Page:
Figure 2 Wellcome Trust financials for 2018
Digging into Wellcome’s expenditures the available financials are more recent, 2018. Wellcome spent £781.2M in 2018, of which £638.1M went toward grants and research, etc. Of that £638M, £86.2M was allocated for support, which includes all overheads (salaries, travel, rents, etc). That left £551.9M for direct charitable activities, or $0.71 per dollar spent.
Figure 3 Gates Foundation financials for 2016 (most recent year available)
Above, Figure 3 line 12 shows total revenues for the Gates Foundation of $5.28B (that’s billion) and expenses (line 26) of $5.7B. Of the expenses, $4.847B went toward grants, etc (or $0.84 of every dollar spent).
Figure 4 Wellcome Trust employee compensation
I didn’t want to get into individual salaries or compensation in the main paragraphs at the top. First, these are huge organizations and while salaries can be a lot, it isn’t clear that highly paid executives directly contributes towards the massive inefficiencies seen in the NAS. The 15 highest paid executives earned $7.8M in compensation, including $1.1M to the President of NAS. Of total expenditures, that is 2.5% for the highest paid executives ($132.4M for all staff or 42%). The Gates Foundation has similar levels of executive compensation, BUT as a total proportion of expenses its total staff expenditure is only 5.7% of all costs. The inefficiencies at the NAS are seen only when looking at all staff costs.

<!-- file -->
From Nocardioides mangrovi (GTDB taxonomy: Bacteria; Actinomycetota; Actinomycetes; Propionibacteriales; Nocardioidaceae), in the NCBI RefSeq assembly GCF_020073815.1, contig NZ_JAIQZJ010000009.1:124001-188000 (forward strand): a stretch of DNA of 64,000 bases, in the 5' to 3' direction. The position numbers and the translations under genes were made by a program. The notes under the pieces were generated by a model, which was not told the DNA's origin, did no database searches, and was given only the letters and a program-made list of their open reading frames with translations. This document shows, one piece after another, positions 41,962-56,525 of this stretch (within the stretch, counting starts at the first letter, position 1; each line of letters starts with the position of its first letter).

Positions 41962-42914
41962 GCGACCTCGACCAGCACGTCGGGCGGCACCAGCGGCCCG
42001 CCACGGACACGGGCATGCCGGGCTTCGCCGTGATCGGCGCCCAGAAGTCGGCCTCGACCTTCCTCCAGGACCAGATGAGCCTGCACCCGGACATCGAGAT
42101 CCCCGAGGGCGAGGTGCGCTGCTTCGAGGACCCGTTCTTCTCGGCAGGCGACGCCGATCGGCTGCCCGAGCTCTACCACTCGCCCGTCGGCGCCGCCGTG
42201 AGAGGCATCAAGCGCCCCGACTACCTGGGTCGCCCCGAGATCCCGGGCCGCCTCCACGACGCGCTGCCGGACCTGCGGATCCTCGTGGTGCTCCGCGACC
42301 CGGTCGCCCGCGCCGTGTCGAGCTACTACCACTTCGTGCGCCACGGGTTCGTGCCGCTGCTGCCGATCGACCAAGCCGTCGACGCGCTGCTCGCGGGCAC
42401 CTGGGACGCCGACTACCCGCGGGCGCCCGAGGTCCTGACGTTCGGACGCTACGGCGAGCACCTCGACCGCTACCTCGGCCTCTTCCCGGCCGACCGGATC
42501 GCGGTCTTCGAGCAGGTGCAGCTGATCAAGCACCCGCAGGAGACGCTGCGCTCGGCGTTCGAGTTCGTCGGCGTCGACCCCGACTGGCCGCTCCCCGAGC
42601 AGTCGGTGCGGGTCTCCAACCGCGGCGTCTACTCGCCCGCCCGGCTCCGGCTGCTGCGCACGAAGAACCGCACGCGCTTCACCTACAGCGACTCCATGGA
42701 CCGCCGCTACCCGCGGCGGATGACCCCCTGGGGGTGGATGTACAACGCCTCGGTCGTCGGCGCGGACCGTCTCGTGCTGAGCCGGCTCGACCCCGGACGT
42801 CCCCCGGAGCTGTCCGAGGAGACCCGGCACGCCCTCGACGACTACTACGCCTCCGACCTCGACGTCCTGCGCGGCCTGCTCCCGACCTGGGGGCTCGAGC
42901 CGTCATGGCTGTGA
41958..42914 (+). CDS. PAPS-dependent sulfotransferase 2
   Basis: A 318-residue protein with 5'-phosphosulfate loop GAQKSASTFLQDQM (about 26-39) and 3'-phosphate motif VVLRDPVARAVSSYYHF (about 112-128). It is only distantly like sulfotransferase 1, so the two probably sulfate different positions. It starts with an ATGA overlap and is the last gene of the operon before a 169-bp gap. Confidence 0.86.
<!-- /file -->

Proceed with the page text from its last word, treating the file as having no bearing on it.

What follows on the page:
Meanwhile, figure 4 shows staff compensation (salary, bonus, etc) to Wellcome Trusts employees (it excludes the investment team, which has performance based salaries depending on investment income). Again, executive compensation isn’t the real issue, although the highest paid Wellcome directors are paid just half of their US counterparts at NAS. The real story is the efficiency of total staff expenditures.